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Review: Elena Ferrante's Neapolitan Quartet

The last novel that I reviewed was Dolly Alderton’s debut fiction novel Good Material, and also her first book Everything I Know About Love—which I know is a firm, nostalgic favourite of mine and many other young women. In this article, however, I’m going to talk about a collection of books extremely similar in theme yet very different in style and content. These are Elena Ferrante’s Neapolitan Quartet – including: My Brilliant Friend, The Story of a New Name, Those Who Leave and Those Who Stay, and The Story of the Lost Child. I don’t think any series, or indeed any novel, has ever gripped me in the same way. When reading each of them, they have occupied my mind constantly. My immense love for these books and Alderton’s Everything I Know About Love has revealed female friendship as being a very particular genre-interest of mine - if Dolly Alderton writes it well, Elena Ferrante writes it impeccably.

 

Contrasting to Alderton’s light-hearted auto-biographical book which explores female friendship through heartbreak, house-shares, parties, and endless nights out, Ferrante sets her novels in her own birthplace: working-class Naples. Through the four books she follows best friends Lila and Elena from ages six to sixty, navigating their tumultuous friendship and lives. Perhaps the aspect of the writing which draws you in most strongly is the author herself. Assumed to be writing under a pseudonym, Elena Ferrante refuses face-to-face interviews, and will respond to a lucky few in writing only, telling James Wood of The New Yorker that she will not speak about, or promote her books because “she has already done enough: she wrote it.” Reading the novels, one can understand the desire for anonymity – we know that Ferrante was born in or near Naples, and the writing reads as being painfully personal. Elena, the protagonist (coincidence?), acknowledges that she herself is writing a book about Lila – her brilliant friend – and one cannot help but wonder how much of the story is true to Ferrante.

 

The writing is translated by Ann Goldstein from Ferrante’s mother-tongue (Italian), and reads beautifully. It is a tale of two girls growing up together, both with a thirst for education and a fierce desire to do more than their families and move away from Naples to somewhere like Florence or Rome. The girls compete constantly throughout primary school, with Elena marvelling at Lila’s wild tendencies and her harsh tongue, and being amazed by the ‘novel’ she writes – The Blue Fairy.

 

Before middle school, Lila seems to be the one destined for brilliance, but whereas Elena’s parents are persuaded to send her to middle school, Lila’s aren’t. And so, the two girls progress separately, and Lila’s desperation for Elena to succeed begins. This thread continues throughout all four novels: Lila pushes her brilliant friend in middle school, helping her to study and attempting to herself whilst also helping her family in their shoe-making business. When Elena graduates, Lila pushes her to move away, and tells her her honest, negative opinion when reading a draft for her novel.  Lila protects Elena by warning her when she finds out a man is being unfaithful to her.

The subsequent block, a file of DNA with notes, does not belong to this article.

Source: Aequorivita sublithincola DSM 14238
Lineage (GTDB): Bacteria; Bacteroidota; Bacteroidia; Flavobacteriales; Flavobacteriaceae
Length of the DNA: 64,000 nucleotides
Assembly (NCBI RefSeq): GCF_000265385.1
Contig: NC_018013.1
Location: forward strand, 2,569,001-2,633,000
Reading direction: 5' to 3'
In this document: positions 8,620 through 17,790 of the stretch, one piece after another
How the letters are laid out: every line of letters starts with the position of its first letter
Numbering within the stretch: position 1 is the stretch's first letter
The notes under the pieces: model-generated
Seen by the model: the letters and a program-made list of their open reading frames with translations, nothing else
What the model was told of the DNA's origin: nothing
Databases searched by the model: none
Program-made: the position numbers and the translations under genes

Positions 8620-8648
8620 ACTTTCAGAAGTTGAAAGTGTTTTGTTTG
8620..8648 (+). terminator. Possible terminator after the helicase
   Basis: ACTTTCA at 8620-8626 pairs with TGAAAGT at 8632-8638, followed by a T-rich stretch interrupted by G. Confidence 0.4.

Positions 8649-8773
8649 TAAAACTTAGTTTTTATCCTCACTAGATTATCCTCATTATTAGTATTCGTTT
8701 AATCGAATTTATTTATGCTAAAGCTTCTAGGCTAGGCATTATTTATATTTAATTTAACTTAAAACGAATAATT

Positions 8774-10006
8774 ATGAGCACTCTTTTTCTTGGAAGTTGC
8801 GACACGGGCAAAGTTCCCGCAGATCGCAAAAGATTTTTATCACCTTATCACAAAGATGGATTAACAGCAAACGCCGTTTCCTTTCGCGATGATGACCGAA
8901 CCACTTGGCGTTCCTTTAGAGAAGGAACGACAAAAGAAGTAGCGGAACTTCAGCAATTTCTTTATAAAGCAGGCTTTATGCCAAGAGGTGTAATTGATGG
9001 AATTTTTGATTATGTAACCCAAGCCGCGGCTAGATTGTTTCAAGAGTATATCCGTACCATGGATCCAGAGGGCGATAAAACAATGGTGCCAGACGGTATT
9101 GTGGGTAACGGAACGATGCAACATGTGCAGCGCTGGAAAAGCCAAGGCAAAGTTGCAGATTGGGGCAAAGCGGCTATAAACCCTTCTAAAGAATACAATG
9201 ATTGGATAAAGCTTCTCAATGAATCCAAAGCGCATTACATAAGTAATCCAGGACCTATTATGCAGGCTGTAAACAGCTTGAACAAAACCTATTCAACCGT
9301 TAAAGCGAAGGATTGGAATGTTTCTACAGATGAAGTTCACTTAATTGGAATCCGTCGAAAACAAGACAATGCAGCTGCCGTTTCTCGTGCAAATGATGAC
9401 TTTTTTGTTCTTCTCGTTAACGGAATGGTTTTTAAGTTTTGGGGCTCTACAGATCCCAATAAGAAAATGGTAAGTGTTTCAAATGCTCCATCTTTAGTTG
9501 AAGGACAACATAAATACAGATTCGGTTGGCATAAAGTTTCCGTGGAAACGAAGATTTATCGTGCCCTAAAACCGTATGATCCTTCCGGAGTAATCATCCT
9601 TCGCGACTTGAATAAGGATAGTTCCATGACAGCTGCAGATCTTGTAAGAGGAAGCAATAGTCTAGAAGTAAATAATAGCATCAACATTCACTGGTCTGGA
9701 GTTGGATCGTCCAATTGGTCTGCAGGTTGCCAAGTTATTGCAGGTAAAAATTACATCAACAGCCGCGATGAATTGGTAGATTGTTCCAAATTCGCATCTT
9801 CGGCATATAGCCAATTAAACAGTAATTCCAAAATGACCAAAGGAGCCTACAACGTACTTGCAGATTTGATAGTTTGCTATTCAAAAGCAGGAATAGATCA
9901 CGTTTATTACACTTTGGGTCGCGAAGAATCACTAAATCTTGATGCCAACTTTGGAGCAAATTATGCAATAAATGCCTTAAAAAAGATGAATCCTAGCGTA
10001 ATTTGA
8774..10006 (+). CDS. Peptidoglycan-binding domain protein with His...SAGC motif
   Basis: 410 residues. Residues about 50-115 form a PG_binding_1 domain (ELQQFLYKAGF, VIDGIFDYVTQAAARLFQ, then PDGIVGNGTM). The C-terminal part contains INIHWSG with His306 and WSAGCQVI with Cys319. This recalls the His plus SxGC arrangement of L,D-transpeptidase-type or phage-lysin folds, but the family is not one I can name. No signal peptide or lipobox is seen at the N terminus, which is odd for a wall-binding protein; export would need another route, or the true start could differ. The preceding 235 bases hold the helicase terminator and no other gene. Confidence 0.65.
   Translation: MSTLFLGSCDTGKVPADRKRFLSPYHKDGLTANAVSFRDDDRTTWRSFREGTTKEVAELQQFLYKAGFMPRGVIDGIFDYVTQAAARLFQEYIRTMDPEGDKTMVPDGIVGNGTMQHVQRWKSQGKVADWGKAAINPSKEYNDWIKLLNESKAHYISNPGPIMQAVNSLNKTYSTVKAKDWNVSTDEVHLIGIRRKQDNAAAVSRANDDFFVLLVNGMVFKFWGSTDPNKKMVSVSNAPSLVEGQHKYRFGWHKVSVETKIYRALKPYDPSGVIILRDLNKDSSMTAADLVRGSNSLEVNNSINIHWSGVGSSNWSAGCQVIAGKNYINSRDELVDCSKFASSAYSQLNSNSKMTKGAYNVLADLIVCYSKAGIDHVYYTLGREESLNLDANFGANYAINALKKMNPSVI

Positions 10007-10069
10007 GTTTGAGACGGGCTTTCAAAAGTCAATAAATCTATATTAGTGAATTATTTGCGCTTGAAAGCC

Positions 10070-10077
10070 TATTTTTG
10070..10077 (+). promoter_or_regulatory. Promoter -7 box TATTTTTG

However, Lila isn’t without her faults, as she’s inherently jealous, bitter, refuses to read Elena’s successful novel, and when the friends have children, she compares them relentlessly – in fact, for much of the novels, she isn’t a likeable character. But what is likeable? There’s an Amy March air to Lila – propelled by the girl’s love of Little Women in the first novel. She’s young and desperate to succeed, and immensely talented, but familial expectations, and financial needs, force her to marry young and hinder her academic endeavours. In fact, the friends are infinitely similar to Jo and Amy – they’re more than each other’s brilliant friend – they’re sisters. Although years sometimes pass without speaking, they fall back into each other’s routines effortlessly. Into their forties, Elena is still jealous of Lila’s looks, and paranoid when her partner (Lila’s ex-lover) sees her again. Lila will still refuse to acknowledge Elena’s academic success, instead only speaking of her own business and children. It sounds awful and toxic, but such is the intense bond between female friends who are more like sisters.

 

Ferrante’s novels are a must-read for anybody. Her depiction of place, and her commentary on the politics of the era and how they affected her home-place of Naples is intricate and educating. Most of all, it’s a heart-wrenching, nostalgic story which will make you first value your childhood, then perhaps your best friends, your right to education and ability to learn, and finally, your mother.


Words: Madeleine Roussell, she/her

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